Public Health Corner: Food Safety Tips for Summer Outings
No ants, no bees, no food poisoning! What better way to celebrate a beautiful summer day than with a picnic outside at the park, at the beach or even in your own backyard. Here are some tips from www.foodsafety.gov and www.FDA.gov to keep your picnic perfectly safe:
Plan ahead. Don’t forget essential items such as a food thermometer, cooler chest with ice, plenty of clean utensils, storage containers for leftovers, paper towels, and trash bags. Find out ahead of time if you’ll have running water, grills, picnic tables, and trash receptacles at the site. If running water is not available, it would be helpful to bring water in jugs, both for washing and for drinking.
In preparation for your picnic, rinse fresh fruits and vegetables under running tap water, including those with skins and rinds that are not eaten. Scrub firm produce with a clean produce brush. Don’t thaw meat on the counter overnight–that’s not safe. Thaw food in the refrigerator or cook from the frozen state. Don’t partially cook meat and poultry ahead of time unless it will be going on the grill immediately, such as going from the kitchen out to a grill just outside the home.
When you arrive at the picnic site, the first task is to wash your hands before preparing food. You could also use disposable wet wipes or hand sanitizer to clean your hands before and after touching food. Also make sure to wipe down surfaces, such as tabletops and grill tops before starting food prep. With canned goods, remember to clean lids before opening.
Keep cold foods cold and hot foods hot. Cooking frozen meat or poultry will take approximately 50 percent longer than the recommended time for fully thawed or fresh meat and poultry. It’s safest to cook meat and poultry to a safe internal temperature at the picnic as measured with a food thermometer according to recommended guidelines. Just because a hamburger looks done on the outside doesn’t mean it is done on the inside.
Keeping food at proper temperatures — indoor and out — is critical in preventing the growth of foodborne bacteria. Keep “ready” food hot. Grilled food can be kept hot until served by moving it to the side of the grill rack, just away from the coals. This keeps it hot but prevents overcooking. The key is to never let your picnic food remain in the “Danger Zone” — between 40° F and 140° F — for more than 2 hours, or 1 hour if outdoor temperatures are above 90° F. This is when bacteria in food can multiply rapidly, and lead to foodborne illness. Place perishable foods, such as hot dogs, burgers, poultry, deviled eggs, and macaroni or potato salads in a well-insulated cooler with plenty of ice or freezer gel packs. They need to be kept cold. It’s also a good idea to consider packing beverages in one cooler and perishable food in another. That way, as people reopen the beverage cooler, the perishable foods won’t be exposed to warm outdoor air temperatures. Foods like chicken salad and desserts in individual serving dishes can be placed directly on ice, or in a shallow container set in a deep pan filled with ice. Drain off water as ice melts and replace ice frequently.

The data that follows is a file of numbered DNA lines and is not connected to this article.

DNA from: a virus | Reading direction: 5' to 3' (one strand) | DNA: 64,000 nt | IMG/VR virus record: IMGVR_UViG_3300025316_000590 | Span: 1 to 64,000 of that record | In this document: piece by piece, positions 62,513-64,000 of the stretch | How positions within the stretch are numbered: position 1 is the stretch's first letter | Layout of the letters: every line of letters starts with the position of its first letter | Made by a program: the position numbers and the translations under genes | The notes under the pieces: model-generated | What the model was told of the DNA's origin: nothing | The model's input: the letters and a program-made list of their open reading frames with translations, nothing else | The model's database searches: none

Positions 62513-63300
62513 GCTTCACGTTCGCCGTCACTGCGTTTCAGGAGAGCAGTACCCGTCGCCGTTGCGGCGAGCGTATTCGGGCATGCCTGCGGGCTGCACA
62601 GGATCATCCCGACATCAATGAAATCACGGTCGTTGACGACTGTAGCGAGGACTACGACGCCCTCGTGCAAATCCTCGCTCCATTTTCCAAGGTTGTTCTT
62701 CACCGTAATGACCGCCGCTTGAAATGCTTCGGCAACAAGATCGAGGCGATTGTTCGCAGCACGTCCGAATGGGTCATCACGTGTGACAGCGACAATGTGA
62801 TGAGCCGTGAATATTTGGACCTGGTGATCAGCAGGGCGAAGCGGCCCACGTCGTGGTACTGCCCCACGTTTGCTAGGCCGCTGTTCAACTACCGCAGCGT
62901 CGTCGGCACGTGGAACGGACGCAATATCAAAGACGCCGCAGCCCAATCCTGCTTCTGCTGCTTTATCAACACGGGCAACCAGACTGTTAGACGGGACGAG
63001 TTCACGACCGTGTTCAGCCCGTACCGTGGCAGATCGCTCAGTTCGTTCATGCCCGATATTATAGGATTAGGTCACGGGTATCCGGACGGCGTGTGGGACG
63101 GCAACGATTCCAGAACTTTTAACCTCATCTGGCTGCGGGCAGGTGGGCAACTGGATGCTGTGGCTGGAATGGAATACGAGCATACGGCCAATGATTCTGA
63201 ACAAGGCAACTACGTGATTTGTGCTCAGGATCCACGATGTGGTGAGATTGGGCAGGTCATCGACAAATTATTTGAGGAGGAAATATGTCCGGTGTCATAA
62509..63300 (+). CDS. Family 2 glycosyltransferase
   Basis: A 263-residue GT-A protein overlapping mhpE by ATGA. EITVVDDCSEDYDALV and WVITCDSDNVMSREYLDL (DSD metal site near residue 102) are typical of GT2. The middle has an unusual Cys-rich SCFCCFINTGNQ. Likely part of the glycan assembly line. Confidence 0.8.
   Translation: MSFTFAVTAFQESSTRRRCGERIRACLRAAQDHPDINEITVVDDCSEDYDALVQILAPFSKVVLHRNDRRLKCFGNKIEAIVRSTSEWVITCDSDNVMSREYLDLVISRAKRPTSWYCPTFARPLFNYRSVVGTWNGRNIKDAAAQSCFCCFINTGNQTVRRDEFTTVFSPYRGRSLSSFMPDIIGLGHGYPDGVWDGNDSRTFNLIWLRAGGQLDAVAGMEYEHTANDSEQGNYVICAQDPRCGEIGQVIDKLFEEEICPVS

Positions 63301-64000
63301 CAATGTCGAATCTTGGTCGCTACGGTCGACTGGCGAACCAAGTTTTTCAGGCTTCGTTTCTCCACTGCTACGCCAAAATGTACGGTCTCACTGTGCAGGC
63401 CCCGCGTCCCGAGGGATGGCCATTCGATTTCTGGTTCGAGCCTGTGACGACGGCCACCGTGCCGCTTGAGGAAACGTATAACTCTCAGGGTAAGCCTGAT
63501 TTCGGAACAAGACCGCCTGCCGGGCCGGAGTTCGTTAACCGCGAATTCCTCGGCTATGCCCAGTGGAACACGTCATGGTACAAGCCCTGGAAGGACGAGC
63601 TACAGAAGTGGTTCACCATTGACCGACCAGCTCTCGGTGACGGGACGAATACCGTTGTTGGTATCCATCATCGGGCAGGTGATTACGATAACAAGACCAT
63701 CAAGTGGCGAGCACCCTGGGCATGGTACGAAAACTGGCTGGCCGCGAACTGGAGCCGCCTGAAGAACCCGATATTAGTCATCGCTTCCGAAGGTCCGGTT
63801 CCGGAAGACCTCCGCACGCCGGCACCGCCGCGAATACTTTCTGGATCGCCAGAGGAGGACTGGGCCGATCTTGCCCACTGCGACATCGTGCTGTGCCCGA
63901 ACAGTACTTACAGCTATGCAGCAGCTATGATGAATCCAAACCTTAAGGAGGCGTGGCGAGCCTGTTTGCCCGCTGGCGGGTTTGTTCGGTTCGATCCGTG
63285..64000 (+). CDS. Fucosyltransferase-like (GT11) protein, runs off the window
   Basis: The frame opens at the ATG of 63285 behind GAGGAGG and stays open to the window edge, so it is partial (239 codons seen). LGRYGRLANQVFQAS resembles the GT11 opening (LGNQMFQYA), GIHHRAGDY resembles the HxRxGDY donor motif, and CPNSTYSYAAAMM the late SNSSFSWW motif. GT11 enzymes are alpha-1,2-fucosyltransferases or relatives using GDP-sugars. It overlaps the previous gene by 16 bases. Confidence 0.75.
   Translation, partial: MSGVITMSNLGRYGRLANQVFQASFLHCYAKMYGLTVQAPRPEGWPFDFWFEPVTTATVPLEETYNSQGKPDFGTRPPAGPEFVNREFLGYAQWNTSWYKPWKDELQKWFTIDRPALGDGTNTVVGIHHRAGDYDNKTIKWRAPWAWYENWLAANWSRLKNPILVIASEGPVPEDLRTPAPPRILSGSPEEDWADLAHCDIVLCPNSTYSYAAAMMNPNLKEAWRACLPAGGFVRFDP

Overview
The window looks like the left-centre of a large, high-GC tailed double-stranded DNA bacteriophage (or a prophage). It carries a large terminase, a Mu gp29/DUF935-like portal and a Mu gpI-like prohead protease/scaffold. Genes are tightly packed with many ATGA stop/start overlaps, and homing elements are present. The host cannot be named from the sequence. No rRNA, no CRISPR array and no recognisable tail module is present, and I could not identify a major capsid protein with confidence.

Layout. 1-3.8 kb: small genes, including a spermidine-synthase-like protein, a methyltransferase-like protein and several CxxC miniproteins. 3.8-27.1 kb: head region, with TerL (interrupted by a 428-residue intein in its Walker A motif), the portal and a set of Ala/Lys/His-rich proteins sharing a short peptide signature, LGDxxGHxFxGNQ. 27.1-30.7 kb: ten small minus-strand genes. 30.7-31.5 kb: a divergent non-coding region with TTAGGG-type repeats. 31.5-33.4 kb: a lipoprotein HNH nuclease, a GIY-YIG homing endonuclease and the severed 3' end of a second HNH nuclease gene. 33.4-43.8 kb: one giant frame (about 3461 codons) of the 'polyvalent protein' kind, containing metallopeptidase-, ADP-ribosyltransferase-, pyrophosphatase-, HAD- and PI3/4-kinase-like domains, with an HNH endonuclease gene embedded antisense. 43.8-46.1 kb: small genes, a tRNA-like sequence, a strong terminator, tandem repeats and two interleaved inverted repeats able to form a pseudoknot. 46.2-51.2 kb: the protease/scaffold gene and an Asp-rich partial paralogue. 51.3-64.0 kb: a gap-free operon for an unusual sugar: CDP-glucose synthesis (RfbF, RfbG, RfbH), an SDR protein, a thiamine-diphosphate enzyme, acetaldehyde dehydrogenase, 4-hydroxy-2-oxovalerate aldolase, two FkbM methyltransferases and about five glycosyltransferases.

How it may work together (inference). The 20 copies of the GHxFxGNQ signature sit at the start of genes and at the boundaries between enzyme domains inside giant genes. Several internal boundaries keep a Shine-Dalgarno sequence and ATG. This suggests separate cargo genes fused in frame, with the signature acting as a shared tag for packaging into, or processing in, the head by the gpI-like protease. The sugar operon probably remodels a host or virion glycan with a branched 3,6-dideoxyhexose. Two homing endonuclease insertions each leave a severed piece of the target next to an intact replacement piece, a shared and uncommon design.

Prevent “cross-contamination” when serving food. Never reuse a plate or utensils that previously held raw meat, poultry, or seafood for serving — unless they’ve been washed first in hot, soapy water. Otherwise, you can spread bacteria from the raw juices to your cooked or ready-to-eat food. This is particularly important to remember when serving cooked foods from the grill. Don’t reuse marinades used on raw foods unless you bring them to a boil first.
Take prompt care of leftovers. Don’t forget to unpack that cooler as soon as you return home. Refrigerate leftover meats and salads which have stayed cold; discard if they have become warm.